European insurers are having a rough time. Already carrying the burden of low yields eroding their investment income, disappointing earnings as well as some companies’ exposure to Asia are making things even worse.
The Stoxx Insurance 600 index is down 6.4% in the period, its steepest monthly decline since June 2016, after long-term bond yields fell into negative territory in Germany and suffered a record low in Italy.
“Despite very robust solvency ratios and resilient cash flows, the prospect of prolonged low interest rates will have a negative impact on earnings in the coming years,” wrote Bankhaus Lampe analyst Andreas Schaefer in a note to clients this month. It’s time to become “more cautious on the sector after years of outperformance,” he added.
The overarching yield story aside, there are other reasons for the poor August. Among individual companies, Dutch insurer Aegon NV is down 23% this month after it had to boost provisions by 1.4 billion euros ($1.6 billion) because of a shortfall in its liability-adequacy test driven by credit spread movements.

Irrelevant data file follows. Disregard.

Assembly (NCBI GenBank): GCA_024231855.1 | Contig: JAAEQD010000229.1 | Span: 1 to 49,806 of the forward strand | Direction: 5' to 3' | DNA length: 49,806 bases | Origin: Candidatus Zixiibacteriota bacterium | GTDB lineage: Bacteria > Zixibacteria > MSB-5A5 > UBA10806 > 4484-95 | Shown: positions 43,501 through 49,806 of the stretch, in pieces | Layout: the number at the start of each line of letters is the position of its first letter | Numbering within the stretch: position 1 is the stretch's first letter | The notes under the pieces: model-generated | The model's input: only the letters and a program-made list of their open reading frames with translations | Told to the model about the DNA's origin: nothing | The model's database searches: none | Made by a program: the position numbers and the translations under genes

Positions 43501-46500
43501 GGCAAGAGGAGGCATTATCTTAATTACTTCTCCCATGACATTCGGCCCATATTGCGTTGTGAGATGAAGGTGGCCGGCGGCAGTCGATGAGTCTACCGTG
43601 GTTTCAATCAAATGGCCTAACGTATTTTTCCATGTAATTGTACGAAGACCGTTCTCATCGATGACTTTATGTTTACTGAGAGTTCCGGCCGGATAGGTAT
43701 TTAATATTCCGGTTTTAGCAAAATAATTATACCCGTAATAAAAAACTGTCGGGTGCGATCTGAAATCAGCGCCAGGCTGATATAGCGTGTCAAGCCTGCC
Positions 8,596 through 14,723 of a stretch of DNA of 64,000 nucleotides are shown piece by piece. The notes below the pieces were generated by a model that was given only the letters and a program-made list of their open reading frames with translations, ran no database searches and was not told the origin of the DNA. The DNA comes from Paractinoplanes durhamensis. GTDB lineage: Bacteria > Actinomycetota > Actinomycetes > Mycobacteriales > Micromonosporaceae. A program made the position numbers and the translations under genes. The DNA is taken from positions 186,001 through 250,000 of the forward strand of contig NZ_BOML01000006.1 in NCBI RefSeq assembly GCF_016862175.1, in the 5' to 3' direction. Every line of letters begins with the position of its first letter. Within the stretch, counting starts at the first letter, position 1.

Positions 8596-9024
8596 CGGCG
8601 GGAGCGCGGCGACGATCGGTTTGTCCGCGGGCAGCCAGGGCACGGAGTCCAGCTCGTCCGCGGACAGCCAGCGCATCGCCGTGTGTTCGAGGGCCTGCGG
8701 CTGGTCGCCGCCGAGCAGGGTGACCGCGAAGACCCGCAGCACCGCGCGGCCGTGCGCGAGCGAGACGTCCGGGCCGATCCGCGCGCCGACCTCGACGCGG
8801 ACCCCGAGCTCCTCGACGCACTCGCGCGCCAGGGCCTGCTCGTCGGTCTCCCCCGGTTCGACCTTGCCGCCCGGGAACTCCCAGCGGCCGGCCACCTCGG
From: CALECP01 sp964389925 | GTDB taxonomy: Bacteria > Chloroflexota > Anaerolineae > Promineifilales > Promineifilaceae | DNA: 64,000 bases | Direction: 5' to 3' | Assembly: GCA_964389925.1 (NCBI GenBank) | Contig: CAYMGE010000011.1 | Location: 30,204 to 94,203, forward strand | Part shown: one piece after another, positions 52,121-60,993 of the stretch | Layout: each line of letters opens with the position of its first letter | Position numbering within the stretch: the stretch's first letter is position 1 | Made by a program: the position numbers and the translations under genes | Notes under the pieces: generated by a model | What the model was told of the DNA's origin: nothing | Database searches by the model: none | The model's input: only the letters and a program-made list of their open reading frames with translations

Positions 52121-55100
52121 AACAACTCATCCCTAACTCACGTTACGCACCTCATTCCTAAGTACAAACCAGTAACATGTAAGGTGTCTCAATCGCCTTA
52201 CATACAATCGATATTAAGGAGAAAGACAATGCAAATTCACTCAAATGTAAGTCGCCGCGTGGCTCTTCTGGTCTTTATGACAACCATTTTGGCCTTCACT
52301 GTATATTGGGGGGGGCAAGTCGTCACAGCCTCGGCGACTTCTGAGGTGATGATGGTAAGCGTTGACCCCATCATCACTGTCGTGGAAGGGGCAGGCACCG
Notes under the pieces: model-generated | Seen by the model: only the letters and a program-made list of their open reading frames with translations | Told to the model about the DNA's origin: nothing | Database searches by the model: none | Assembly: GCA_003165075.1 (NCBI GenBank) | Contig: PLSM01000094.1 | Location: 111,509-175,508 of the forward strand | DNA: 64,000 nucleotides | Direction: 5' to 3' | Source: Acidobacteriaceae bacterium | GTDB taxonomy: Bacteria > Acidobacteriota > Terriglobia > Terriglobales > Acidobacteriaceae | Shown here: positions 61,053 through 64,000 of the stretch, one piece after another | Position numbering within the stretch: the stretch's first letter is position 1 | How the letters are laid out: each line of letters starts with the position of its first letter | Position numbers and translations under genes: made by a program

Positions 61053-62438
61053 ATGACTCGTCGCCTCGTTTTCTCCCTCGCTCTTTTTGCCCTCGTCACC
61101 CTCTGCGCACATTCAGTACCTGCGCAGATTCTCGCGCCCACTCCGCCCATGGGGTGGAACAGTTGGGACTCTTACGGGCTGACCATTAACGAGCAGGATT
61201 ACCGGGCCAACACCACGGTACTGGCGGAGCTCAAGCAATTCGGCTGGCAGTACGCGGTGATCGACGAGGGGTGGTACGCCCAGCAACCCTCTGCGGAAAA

Meanwhile, the U.K.’s Prudential Plc has fallen 21%, as investors retreat from a company that generates more than half its revenue in Asia, where the trade war and Hong Kong protests are creating uncertainty. Additionally, analysts at AlphaValue said this week that the benefits expected from the demerger of Prudential’s U.K. and European operations appear “not to live up to expectations.” Together, Aegon and Prudential comprise almost 10% of the insurance index.
And of course, there’s Brexit. U.K. companies including Direct Line Insurance Group Plc, Aviva Plc and Legal & General Group Plc are among the worst performers in the sector as the divorce saga continues, hitting U.K. consumer confidence.
Still, not everyone is pessimistic. Insurers “have more leeway to offset low interest income, for example by higher prices,” compared with banks, Pareto Securities analyst Philipp Haessler said by phone. “I don’t expect insurance stocks to show enduring weakness.”